The family of the late Elvis Nyathi has appealed to the Zimbabwean government to reduce passport fees as most citizens were struggling to obtain them.
This plea from the Nyathi family is a stark reminder that some Zimbabwean nationals struggle to access documentation when out of the country due to certain factors including bureaucratic and financial challenges.
Originally from Bhewula, Sewula Village Kezi in Matopo South under Chief Malaba of Matabeleland South, Nyathi was beaten and burnt to death on April 6 by an anti-immigrant mob in Diepsloot, north of Johannesburg, under Operation Dudula targeting foreigners.
His family said Nyathi was killed after he failed to produce a passport.
“Elvis and his wife hid behind their shack when they heard a mob going around wanting to see IDs and passports. After they were seen hiding, Elvis on seeing the angry crowd, ran away because they were armed. They chased him, caught up with him and beat him up with weapons,” narrated his elder brother Godknows Nyathi, at his funeral service held Saturday at the Brethren in Christ Church, New Lobengula.
“They said since you are running away you have a gun and searched his room but couldn’t find anything. They asked for his wife’s passport and told her to give them R300 to release him. They didn’t have the money so they took Elvis, beat him up and burnt him on the street.”
Nyathi’s cousin, Mphathisi Ndlovu, called on the government to make it easier for Zimbabwean nationals to apply for passports while outside the country.
“Elvis died for not having a passport. A Zimbabwean passport is expensive,” he said while addressing mourners.
“We know some may say the one that costs a lot of money is the emergency passport but there is talk, which always causes alarm among those outside the country that we must apply for emergency passports as it comes out faster. The emergency passport when in South Africa cost R5 000, which is money that we don’t even earn.”
“How was Elvis going to afford the R5 000 from his gardener’s salary? The R300 that his killers demanded from his wife is same amount one needs to buy for the passport form.”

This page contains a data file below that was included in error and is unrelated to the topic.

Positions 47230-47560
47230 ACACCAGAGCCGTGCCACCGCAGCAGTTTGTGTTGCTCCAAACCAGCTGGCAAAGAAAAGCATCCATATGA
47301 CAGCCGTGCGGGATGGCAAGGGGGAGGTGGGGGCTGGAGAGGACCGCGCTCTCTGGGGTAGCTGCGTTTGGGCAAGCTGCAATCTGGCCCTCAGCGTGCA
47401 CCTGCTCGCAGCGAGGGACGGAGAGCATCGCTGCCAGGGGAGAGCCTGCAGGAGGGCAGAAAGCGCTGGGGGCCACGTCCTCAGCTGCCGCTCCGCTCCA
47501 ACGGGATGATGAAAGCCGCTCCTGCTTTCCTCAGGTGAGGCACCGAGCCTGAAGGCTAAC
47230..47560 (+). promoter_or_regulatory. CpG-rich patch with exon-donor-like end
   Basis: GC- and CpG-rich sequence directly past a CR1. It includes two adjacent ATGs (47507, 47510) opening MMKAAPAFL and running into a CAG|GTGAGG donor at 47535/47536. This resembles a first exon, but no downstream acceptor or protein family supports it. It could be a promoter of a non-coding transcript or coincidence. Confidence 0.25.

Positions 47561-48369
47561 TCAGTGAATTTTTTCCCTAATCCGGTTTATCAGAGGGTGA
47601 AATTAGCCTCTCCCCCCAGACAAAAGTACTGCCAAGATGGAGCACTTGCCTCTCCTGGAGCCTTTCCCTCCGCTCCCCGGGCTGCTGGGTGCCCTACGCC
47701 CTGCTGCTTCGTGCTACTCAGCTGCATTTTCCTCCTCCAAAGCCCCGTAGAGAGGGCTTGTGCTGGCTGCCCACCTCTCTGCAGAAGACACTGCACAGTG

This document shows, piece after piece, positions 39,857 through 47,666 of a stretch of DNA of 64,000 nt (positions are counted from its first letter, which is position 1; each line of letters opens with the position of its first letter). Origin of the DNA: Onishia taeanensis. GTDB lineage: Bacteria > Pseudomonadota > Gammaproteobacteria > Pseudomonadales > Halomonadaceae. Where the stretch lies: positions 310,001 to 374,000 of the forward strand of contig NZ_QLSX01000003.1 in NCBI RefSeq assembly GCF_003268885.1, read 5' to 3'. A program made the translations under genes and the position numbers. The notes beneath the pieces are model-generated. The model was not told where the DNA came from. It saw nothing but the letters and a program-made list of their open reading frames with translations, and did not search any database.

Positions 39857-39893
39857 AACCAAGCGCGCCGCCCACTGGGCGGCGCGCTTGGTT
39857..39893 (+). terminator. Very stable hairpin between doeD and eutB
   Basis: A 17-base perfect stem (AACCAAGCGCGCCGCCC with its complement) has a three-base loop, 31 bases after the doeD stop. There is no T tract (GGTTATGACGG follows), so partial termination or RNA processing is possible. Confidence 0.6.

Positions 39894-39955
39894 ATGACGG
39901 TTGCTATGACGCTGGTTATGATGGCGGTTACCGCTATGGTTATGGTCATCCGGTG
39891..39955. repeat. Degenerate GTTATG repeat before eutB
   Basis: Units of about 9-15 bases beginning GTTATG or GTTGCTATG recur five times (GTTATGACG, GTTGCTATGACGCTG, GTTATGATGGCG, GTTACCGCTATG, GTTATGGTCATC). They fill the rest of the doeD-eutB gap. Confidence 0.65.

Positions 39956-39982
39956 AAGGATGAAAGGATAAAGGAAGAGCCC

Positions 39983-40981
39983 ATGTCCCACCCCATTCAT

Ndlovu claimed people always urged each other not to apply for the ordinary passport, as it takes ages for it to come out.
“There is also a possibility that it will not come out, which forces us to borrow money to apply for the costly emergency passport,” he said but lamented that as soon as one produced a Zimbabwean passport outside the country, their value as a human was reduced.
“Wherever you produce it, your value is reduced immediately. If you are going for a job interview and that job was paying R7 000, the pay would be reduced to R3000.”
Ndlovu urged the Zimbabwean government to fix the economy and provide opportunities for locals.
“Our economy has no power but we must not suffer even outside the country yet we would be trying to make means since we would have failed here in the country. Please look into the issue of passports,” he said.
The government has since introduced Electronic-passport which costs US$120 while an emergency one costs US$220.
At one time the passport fee was pegged at US$318.
Meanwhile, the Nyathi family expressed gratitude to Zimbabweans who comforted them in their difficult time, saying condolences came from every part of the country and including the Diaspora.
“We thank the whole of Zimbabwe for showing support, despite differences in the languages we speak, Zimbabweans showed us immense support. They showed us that they can unite and speak one language. This is one of the occasions where I have witnessed Zimbabweans coming together for one cause. Our wish is may thus unity last going forward,” Ndlovu said.
“As the Nyathi and Ndlovu family we are traumatised by the way Elvis died. We will try to move on but we will not forget. No person deserves to die the way he was killed. We hope his killers would be punished. He was a hard worker working for his family, he was a jovial person who loved peace and quiet.”
Ndlovu also said people throughout their journey from South Africa un until Bulawayo would stop and express their sympathies.
“At the border, we were welcomed by well-wishers who bought us food. Along the way, people were stopping us passing their condolences. This showed us that Elvis’ death touched the hearts of many. We stopped in Esigodini for a small service and received donations from the people, stopped at NUST and here in Bulawayo, we saw your tremendous support. This really touched us as a family. God will thank you on our behalf,” he noted.
Nyathi was born on February 14, 1979, at Brunapeg Hospital to parents Mfanyana Nyathi and Sipho Ndlovu.
He grew up at Tshatshe, Sewula in kezi, where his primary was done at Sewula Primary.
His family moved to Insuza and in 2006 he left for South Africa, where he was a gardener until death.
In South Africa, he lived in Diesploot Extension One.
Nyathi was currently building his own home in Ntabazinduna.
He leaves behind his wife Nomsa Tshuma and four children.